In August of this year, it will have been forty years since Richard Nixon resigned the presidency. I wrote this article for a boys' magazine several years back, but thought it might be okay to resurrect it for this anniversary.
Richard Nixon is the only President of the United States who resigned. How did that happen?
When Nixon became president in 1968, the American people didn’t understand a war that was going on. There were drugs, crime, and unrest in the cities. People were uneasy when they wanted to feel safe.
Nixon had lost a presidential election in 1960 and a governor election in 1962. He knew about things going wrong.
By 1972, almost all the soldiers were home from the Vietnam War, and foreign countries agreed to help stop drug traffic into the United States. No more soldiers could be drafted into the army, and black and white students were peacefully integrating into schools in the South. The Soviet Union and the United States agreed to explore space together and solve their problems with each other without using force. Mr. Nixon was a busy president. He knew how to get things done, and he loved his country.
Then something else happened.
Burglars were caught repairing a telephone “bug” that recorded conversations in a Watergate apartment that belonged to the Democratic National Committee. Nixon was a Republican. People wondered if Nixon knew anything about the break-in. When they asked, he said, “No.” They wanted to believe him.
But a Senate committee started asking a lot of questions. One witness said that Nixon’s conversations in his Oval Office were tape-recorded. The Committee thought getting the tapes would help them know if Nixon knew about the burglary. He gave them some of the tapes. They decided that Nixon knew about the Watergate Affair. He should be impeached (removed from the Presidency), they said.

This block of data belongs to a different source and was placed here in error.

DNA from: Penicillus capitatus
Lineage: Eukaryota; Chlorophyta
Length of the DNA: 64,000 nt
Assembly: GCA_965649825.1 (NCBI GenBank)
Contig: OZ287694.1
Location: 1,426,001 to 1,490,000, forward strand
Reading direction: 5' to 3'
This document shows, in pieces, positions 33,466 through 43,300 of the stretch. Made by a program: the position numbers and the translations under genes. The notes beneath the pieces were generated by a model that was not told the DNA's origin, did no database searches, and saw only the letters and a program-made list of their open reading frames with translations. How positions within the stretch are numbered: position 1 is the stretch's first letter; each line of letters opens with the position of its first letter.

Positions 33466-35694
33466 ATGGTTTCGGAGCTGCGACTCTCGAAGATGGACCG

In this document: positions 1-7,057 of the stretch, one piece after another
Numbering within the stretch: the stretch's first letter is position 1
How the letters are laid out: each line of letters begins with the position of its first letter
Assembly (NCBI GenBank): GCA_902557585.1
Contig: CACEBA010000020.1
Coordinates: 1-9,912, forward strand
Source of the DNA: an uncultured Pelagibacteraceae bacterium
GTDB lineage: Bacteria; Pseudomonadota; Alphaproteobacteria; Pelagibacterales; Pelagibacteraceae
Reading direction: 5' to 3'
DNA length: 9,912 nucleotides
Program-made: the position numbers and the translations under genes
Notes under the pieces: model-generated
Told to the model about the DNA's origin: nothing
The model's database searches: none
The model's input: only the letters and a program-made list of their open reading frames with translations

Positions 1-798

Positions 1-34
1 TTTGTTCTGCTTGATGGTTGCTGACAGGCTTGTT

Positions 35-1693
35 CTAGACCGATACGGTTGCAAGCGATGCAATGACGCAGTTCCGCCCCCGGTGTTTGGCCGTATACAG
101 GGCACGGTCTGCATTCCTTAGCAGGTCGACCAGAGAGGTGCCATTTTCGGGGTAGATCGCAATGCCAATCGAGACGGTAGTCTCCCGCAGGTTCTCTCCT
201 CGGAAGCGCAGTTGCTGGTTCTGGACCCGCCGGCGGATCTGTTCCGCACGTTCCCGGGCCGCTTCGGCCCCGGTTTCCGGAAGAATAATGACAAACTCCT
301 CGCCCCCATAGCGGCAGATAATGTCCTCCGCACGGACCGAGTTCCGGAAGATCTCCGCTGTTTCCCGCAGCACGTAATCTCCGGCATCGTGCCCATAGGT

Nixon met with a few members of Congress. When he asked if he had any choices left, nobody answered. “Never mind,” he said. “There will be no tears.”
President Nixon resigned, but that was the very last thing he wanted to do. On the evening of August 8, 1974, Nixon told the American people, “I have never been a quitter. To leave office before my term is completed is opposed to every instinct in my body.”
Richard Nixon got the war stopped. He established new relations with China and the Soviet Union, and he got the voting age changed from 21 to 18. He started the U.S Environmental Protection Agency (EPA) to protect the country’s water, air, and park areas. He expanded the Space Shuttle Program so space travel vehicles could be used over and over. But he couldn’t straighten out Watergate.
Nobody knows if the people were so unhappy that they would not have liked any president, no matter who that was. But they must have wished President Nixon’s job could have ended another way. So did he.